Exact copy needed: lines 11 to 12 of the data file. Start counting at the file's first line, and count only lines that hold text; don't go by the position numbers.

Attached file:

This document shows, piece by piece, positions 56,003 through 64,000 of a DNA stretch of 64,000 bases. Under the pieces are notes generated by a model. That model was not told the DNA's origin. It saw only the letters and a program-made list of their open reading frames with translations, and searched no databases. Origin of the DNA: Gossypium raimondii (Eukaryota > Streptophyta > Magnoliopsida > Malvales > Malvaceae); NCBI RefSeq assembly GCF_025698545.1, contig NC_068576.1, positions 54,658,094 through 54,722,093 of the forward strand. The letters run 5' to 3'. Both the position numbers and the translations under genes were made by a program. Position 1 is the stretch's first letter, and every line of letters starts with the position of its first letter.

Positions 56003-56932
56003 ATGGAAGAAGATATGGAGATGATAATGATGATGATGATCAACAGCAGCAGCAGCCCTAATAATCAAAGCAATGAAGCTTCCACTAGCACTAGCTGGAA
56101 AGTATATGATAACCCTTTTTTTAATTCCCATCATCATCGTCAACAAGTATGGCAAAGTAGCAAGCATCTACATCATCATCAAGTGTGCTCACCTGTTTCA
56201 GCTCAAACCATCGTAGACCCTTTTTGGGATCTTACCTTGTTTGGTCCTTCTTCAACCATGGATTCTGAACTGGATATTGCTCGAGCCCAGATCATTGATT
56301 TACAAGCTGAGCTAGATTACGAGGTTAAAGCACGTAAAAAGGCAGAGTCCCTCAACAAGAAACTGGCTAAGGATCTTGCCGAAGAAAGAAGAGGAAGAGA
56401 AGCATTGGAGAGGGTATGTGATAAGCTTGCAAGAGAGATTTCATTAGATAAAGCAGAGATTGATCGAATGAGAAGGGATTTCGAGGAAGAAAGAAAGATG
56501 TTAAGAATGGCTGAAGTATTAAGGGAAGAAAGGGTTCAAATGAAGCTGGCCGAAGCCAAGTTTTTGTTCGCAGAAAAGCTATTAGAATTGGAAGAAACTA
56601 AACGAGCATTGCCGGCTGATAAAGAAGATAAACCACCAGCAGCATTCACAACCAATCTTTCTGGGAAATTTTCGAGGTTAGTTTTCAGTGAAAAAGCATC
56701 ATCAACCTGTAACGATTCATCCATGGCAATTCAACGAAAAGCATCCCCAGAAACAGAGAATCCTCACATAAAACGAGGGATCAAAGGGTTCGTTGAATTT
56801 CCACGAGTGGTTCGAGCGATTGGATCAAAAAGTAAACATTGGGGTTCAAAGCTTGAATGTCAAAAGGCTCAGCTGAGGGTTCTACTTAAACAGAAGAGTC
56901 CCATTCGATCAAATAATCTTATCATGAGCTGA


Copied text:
56801 CCACGAGTGGTTCGAGCGATTGGATCAAAAAGTAAACATTGGGGTTCAAAGCTTGAATGTCAAAAGGCTCAGCTGAGGGTTCTACTTAAACAGAAGAGTC
56901 CCATTCGATCAAATAATCTTATCATGAGCTGA